A grand tableau
I'm a sucker for grandiose songs that probably don't mean quite as much as they sound like they should. The End comes to mind. It's not as deep as a lot of people (the members of the band, in particular) might think, but it is immensely enjoyable. My oldest son often has it cued up (it is kinda perfect teenager music), and I nod along approvingly.
Growly anthem after growly anthem (this isn't quite emo, I don't think, but it's definitely in the ballpark) filled with squalling riffage and emotionally-wracked lyrics. This, too, is perfect for the teenager inside of me. Luckily, I'm old enough to simply enjoy the energy of such electric feelings. No need to partake in them constantly. Man, that sucked.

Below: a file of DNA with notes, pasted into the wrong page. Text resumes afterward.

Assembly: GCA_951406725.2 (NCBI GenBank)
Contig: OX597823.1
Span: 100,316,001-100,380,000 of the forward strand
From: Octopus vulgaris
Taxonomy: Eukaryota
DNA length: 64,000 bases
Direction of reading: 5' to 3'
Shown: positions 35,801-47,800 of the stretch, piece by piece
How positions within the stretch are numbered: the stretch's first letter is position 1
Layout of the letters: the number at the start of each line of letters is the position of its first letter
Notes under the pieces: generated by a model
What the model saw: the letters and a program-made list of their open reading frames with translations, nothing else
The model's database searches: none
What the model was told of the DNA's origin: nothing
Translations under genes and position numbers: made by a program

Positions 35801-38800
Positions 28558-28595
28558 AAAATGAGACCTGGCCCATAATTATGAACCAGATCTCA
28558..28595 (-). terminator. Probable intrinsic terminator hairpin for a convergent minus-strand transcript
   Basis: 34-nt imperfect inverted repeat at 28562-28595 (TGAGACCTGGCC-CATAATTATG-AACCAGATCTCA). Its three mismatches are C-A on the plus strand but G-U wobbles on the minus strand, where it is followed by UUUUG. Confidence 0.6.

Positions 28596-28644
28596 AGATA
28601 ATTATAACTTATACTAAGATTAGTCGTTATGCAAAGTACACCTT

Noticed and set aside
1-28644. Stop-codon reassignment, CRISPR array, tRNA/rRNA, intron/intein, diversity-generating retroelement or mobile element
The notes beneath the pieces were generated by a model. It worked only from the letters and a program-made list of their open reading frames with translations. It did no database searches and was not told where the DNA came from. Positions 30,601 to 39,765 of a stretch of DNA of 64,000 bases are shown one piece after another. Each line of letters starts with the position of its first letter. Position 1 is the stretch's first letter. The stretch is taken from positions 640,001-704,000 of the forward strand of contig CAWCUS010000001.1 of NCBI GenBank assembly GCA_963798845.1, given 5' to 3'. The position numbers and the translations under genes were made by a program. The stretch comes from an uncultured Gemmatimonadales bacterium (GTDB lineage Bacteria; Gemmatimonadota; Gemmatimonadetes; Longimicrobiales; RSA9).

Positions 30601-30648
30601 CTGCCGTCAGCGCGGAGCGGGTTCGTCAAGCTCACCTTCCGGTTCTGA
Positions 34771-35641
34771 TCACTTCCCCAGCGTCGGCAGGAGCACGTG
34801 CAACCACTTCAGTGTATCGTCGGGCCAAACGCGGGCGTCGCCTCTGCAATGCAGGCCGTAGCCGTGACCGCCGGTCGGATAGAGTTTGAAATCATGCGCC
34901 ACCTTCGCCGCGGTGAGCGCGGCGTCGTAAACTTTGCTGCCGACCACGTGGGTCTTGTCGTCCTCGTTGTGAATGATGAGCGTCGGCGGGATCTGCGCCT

The band has undergone a serious overhaul in the past couple of years, with founding member Dan Bond and bassist P.J. Shepherd leaving in 2014. Josh McKenzie is now fully in charge, although I don't detect a huge shift in style. I suppose there's a bit less of the ol' yin and yang, but McKenzie seems to have enough conflicted feelings to keep the songs bouncing from extreme to extreme for years to come.
These boys have been around in one shape or another for more than a decade, but this is only their second full-length. With songs like this, though, I think taking their time is just fine. As long as the results are this stirring, they can take (almost) as much time as they want. Grandiose doesn't come quickly. And even if these songs aren't quite as important as the band might think, they're awfully thrilling. Ride 'em off a cliff, and then do it again.
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